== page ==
Balancing dingo conservation with human safety on Fraser Island: the numerical and demographic effects of humane destruction of dingoes

Allen, B. L. and Higginbottom, K. and Bracks, J. H. and Davies, N. and Baxter, G. S. (2015) Balancing dingo conservation with human safety on Fraser Island: the numerical and demographic effects of humane destruction of dingoes. Australasian Journal of Environmental Management, 22 (2). pp. 197-215.

Abstract

Australian dingoes are threatened by interbreeding with domestic dogs. As a refuge from further interbreeding, the conservation significance of dingoes on Fraser Island is unquestioned. However, some dingoes presenting genuine human safety risks are humanely destroyed. In this study, we explore the potential effects of this on the sustainability of the island's dingo population. Dingo abundance was 76–171 adult individuals during the mating (pre-whelping) season of 2012. A total of 110 dingoes were destroyed between 2001 and 2013. Approximately 66 per cent of known-age dingoes destroyed were <18 months old and 65 per cent of known-gender dingoes destroyed were male. In any given year, no more than four female dingoes of any age were destroyed during dingoes' annual mating and whelping seasons. On only one occasion was an adult (and subordinate) female dingo destroyed during this period. Available data therefore indicate that the spatially and temporally variable removal of so few female and/or adult animals from a population of this size is highly unlikely to have adverse effects on dingo population growth rates or breeding success. Adverse effects of humane destructions might be expected to increase if a substantially greater proportion of adult and/or female dingoes are targeted for destruction in the future.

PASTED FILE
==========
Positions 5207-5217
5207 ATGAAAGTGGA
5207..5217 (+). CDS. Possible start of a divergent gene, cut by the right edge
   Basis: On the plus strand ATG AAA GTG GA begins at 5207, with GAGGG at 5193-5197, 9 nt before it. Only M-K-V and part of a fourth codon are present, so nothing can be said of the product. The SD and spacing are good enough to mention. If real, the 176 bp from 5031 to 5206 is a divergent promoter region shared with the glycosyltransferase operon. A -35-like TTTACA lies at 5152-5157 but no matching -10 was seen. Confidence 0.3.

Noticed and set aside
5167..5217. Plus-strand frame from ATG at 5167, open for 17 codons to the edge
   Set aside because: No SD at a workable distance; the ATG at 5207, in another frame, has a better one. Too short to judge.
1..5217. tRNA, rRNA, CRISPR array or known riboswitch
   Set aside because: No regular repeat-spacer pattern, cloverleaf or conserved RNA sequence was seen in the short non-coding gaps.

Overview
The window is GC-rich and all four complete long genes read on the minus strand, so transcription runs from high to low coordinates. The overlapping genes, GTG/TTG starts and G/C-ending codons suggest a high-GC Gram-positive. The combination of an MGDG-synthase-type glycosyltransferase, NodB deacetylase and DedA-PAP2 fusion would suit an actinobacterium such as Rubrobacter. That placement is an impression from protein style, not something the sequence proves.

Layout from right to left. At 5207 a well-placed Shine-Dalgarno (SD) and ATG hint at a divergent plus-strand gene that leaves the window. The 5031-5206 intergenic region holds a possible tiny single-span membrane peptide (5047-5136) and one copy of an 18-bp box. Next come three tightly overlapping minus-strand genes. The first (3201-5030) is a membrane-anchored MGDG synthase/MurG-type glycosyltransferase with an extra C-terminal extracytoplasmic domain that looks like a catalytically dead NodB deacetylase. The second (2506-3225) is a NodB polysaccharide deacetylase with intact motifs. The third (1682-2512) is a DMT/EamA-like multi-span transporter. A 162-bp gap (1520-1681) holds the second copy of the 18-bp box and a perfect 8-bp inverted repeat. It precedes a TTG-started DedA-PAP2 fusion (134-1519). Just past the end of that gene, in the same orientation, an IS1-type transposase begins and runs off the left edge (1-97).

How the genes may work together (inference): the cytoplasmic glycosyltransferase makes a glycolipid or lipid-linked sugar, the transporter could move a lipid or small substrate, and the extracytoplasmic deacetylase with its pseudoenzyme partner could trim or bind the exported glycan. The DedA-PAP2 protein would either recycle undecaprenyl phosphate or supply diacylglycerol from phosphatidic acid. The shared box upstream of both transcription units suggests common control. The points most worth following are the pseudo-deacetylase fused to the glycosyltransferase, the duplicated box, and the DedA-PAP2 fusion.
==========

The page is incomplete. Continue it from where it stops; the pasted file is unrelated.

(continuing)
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Item Type: Article (Commonwealth Reporting Category C)
Refereed: Yes
Item Status: Live Archive
Additional Information: Files associated with this item cannot be displayed due to copyright restrictions.
Faculty / Department / School: Current - Institute for Agriculture and the Environment
Date Deposited: 30 Jun 2016 00:51
Last Modified: 04 Jun 2018 06:08
Uncontrolled Keywords: Canis lupus dingo; human–wildlife conflict; lethal control; island biogeography; pack structure; carnivore conservation
Fields of Research : 05 Environmental Sciences > 0502 Environmental Science and Management > 050299 Environmental Science and Management not elsewhere classified
Identification Number or DOI: 10.1080/14486563.2014.999134
URI: http://eprints.usq.edu.au/id/eprint/29410

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